When you are about to embark on a new journey, one that involves hauling a trailers, and it happens you lack towing experience, you might get a little bit overwhelmed. Regardless of if you have a powerful truck or a light-weight vehicle, you will still need to know the basics of towing, and more importantly, the towing capacity indicated on your vehicle. If you have no idea what we are talking about, don't worry.
This guide walks you on towing capacity and the importance of ensuring you don't exceed this capacity.
What is towing capacity
Towing capacity simply refers to the amount of weight a vehicle can tow when pulling a trailer. It is always advisable not to exceed this rating as doing so would put the towing vehicle on unnecessary stress that could have detrimental effects on vehicles engine. It could as well damage transmission and rear axle and this could put your safety and that of other road users into jeopardy.
On the inner side of a driver's door frame, you will find an attached certification plate or sticker that contains vital information about your car or truck. For towing purposes, there are a couple things you need to follow;
1. GVWR - The gross vehicle weight rating refers to the total weight a car or truck can handle without a trailer. This rating includes the weight of the vehicle, cargo and passengers.
2. GVW - Gross vehicle weight refers to the total weight as per manufacturer's estimate for your vehicle with all fluids, passengers and cargo. The actual weight may slightly vary depending on your cargo and passengers on-board your vehicle.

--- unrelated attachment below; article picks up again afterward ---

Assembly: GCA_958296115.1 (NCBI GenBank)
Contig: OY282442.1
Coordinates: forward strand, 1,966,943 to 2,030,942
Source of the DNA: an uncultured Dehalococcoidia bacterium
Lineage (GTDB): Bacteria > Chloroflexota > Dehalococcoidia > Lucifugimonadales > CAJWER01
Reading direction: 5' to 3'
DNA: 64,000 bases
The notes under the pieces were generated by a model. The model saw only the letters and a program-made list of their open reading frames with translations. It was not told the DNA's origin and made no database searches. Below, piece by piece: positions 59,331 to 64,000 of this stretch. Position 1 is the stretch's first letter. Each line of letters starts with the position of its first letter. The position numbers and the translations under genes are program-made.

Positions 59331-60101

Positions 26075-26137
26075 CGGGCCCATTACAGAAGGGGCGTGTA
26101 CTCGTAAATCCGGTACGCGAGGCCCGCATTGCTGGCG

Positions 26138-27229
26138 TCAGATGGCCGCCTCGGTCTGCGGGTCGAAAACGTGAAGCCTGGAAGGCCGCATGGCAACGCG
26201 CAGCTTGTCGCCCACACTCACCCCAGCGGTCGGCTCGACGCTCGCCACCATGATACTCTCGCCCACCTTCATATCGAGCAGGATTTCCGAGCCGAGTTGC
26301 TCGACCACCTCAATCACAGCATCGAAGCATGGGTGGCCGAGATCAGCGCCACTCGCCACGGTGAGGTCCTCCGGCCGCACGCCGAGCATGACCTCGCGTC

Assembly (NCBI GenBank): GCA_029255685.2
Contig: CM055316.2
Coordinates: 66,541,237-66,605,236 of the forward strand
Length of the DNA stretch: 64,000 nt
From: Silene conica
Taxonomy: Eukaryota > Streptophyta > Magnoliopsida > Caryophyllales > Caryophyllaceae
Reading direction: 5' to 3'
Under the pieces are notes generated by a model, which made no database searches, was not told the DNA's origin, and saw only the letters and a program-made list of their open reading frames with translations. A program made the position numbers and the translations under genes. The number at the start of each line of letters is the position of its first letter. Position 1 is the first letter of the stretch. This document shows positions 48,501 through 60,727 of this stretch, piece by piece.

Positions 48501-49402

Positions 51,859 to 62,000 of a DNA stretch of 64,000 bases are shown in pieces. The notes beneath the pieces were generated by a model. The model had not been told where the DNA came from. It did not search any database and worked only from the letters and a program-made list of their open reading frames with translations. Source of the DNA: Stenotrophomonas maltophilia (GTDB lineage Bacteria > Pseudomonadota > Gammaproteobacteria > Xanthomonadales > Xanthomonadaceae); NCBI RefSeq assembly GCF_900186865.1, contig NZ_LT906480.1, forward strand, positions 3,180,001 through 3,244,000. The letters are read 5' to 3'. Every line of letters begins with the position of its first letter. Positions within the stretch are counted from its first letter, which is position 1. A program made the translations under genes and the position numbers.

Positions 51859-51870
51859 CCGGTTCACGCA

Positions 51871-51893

3. GCWR - This is the gross combined weight rating. It includes the weight of the vehicle, cargo, passengers and trailer with a load. It is the maximum allow combined weight and exceeding this weight could be devastating to your vehicle.
Lastly, we have the gross axle weight rating that shows how much load or weight a single axle can safely handle at any given time.
How to figure out towing capacity
To figure out the towing capacity, ensure the weight of the trailer and its load do not exceed the indicated gross vehicle rating. In most cases, this rating is about 10,000 lbs., though this will vary from one vehicle to the next.
Additionally, you need to pay attention to the tongue weight. Tongue is a device that connects a trailer to the towing vehicle. On conventional trailers, the tongue weight on ball mount hitches should be about 10-15 percent of the total weight of the trailer and its load.
You need to observe all towing laws set to ensure you have a safe ride. Many states have relatively lenient regulations while others will have special requirements. Ensure you check on these requirements and adhere to all of them. When preparing a trailer and its load, put enough time to ensure everything is properly fixed. Ensure all components are securely fixed and the trailer is properly connected. Doing will work in ensuring your safety and that of other road users.